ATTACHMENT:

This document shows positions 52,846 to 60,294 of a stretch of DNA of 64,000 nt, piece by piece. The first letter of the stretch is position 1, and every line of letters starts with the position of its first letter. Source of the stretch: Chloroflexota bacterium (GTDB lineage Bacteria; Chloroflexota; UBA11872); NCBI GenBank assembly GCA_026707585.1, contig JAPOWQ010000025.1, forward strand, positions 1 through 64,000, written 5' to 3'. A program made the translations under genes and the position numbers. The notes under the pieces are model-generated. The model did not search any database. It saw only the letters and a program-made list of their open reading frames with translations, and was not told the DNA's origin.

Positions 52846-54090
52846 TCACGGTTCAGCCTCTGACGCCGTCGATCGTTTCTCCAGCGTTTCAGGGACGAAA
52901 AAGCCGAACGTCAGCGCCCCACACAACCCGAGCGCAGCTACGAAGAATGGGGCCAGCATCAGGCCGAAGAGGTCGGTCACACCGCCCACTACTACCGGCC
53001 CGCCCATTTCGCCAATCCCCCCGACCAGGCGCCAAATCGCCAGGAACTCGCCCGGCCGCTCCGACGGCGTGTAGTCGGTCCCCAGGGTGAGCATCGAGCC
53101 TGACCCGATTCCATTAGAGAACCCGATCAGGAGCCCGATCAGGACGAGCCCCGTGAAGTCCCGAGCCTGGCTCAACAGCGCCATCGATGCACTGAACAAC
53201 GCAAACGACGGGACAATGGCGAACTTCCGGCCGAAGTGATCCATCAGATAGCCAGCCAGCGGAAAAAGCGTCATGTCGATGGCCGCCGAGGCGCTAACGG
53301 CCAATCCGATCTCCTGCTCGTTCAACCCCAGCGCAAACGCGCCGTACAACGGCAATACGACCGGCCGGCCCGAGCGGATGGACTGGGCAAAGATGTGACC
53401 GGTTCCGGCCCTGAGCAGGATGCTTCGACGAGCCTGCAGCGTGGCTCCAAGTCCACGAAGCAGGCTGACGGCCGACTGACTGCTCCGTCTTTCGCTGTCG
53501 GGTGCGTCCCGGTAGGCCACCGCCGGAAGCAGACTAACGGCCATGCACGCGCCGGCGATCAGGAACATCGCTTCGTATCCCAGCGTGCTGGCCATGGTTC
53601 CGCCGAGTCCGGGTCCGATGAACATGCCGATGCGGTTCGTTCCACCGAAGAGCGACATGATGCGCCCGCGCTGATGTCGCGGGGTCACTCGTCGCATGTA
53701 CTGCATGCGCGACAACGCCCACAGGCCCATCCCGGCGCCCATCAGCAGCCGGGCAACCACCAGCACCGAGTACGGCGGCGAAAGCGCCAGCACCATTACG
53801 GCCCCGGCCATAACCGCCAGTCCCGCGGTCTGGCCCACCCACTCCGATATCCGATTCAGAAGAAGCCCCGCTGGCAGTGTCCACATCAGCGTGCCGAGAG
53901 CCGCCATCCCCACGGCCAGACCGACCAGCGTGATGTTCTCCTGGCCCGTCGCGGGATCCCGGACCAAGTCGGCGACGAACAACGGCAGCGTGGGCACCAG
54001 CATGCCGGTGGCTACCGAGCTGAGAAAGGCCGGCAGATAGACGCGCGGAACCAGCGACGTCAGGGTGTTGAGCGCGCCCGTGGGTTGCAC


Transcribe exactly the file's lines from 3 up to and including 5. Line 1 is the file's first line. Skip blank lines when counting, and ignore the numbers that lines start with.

52846 TCACGGTTCAGCCTCTGACGCCGTCGATCGTTTCTCCAGCGTTTCAGGGACGAAA
52901 AAGCCGAACGTCAGCGCCCCACACAACCCGAGCGCAGCTACGAAGAATGGGGCCAGCATCAGGCCGAAGAGGTCGGTCACACCGCCCACTACTACCGGCC
53001 CGCCCATTTCGCCAATCCCCCCGACCAGGCGCCAAATCGCCAGGAACTCGCCCGGCCGCTCCGACGGCGTGTAGTCGGTCCCCAGGGTGAGCATCGAGCC